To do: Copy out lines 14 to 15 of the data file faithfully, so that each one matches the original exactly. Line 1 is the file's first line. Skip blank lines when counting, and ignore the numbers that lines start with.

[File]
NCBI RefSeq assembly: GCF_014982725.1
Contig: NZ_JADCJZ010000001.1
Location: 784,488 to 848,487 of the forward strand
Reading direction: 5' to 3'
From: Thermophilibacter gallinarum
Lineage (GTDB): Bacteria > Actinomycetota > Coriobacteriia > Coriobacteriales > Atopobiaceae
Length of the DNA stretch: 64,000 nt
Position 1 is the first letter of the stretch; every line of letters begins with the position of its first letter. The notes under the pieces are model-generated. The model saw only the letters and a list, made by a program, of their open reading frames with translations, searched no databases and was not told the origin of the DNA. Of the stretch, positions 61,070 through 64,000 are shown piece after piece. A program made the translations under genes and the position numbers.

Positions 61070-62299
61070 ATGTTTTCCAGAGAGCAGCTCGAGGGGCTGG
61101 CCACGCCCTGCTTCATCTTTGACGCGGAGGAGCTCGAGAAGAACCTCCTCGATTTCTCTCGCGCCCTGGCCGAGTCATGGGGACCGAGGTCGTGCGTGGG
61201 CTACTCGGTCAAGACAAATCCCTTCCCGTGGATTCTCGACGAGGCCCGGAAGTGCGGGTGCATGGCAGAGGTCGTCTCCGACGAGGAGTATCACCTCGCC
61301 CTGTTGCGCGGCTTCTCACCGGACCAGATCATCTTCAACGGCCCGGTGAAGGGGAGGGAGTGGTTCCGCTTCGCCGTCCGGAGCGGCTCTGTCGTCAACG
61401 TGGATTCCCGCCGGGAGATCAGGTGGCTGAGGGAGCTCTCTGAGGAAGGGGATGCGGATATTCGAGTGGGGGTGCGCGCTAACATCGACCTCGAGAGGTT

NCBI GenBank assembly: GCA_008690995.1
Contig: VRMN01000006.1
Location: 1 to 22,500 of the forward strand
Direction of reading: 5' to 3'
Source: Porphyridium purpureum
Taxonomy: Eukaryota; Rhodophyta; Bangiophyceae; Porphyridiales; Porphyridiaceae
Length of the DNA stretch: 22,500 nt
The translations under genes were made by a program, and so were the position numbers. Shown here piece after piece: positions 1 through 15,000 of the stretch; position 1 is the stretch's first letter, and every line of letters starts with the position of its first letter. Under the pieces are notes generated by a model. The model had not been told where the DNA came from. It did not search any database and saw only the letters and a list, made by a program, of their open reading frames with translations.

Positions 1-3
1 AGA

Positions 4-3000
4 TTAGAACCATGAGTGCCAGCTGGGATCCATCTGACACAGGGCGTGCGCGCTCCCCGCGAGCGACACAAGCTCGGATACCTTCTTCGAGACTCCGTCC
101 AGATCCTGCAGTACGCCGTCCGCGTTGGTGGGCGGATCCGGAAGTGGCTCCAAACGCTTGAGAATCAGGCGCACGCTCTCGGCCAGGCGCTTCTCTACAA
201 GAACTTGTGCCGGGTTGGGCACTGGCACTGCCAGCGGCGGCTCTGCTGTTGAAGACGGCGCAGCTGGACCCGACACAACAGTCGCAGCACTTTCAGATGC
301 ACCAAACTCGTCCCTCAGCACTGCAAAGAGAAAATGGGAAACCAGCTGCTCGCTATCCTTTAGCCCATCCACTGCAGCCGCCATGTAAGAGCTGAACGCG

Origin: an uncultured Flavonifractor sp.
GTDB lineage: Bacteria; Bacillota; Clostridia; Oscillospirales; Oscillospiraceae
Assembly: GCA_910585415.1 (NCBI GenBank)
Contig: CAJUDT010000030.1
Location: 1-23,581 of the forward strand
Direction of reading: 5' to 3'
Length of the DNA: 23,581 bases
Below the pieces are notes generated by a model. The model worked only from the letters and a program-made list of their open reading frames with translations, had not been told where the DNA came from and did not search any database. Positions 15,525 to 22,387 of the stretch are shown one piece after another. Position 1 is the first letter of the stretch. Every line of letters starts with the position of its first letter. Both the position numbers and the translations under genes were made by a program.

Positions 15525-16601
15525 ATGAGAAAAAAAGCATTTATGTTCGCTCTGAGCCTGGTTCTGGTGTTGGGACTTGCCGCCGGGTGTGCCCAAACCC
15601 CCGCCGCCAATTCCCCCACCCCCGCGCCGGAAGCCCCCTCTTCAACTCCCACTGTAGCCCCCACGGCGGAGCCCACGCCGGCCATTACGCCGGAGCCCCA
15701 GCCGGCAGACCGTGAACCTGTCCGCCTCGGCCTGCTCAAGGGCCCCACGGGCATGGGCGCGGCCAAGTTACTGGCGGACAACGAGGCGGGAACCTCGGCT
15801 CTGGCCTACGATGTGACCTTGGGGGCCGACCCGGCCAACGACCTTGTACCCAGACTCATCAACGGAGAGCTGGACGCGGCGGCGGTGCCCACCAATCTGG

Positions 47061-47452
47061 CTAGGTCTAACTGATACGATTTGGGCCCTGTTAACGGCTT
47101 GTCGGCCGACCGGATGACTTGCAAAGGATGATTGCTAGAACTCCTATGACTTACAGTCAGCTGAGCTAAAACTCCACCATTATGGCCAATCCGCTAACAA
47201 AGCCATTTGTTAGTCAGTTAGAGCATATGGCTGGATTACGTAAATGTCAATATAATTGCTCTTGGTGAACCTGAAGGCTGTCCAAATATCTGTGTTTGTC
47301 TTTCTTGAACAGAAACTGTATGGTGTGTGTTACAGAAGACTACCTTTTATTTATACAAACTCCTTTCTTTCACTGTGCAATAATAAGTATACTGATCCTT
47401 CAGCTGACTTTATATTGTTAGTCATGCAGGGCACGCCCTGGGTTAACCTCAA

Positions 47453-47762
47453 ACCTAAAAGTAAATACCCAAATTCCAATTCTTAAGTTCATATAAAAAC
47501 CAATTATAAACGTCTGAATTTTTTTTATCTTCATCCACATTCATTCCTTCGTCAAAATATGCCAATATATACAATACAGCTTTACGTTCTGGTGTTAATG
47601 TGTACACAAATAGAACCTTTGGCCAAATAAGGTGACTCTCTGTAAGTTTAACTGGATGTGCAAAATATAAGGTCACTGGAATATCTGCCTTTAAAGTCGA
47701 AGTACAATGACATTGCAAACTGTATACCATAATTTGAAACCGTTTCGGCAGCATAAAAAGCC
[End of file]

61401 TGGATTCCCGCCGGGAGATCAGGTGGCTGAGGGAGCTCTCTGAGGAAGGGGATGCGGATATTCGAGTGGGGGTGCGCGCTAACATCGACCTCGAGAGGTT

NCBI GenBank assembly: GCA_008690995.1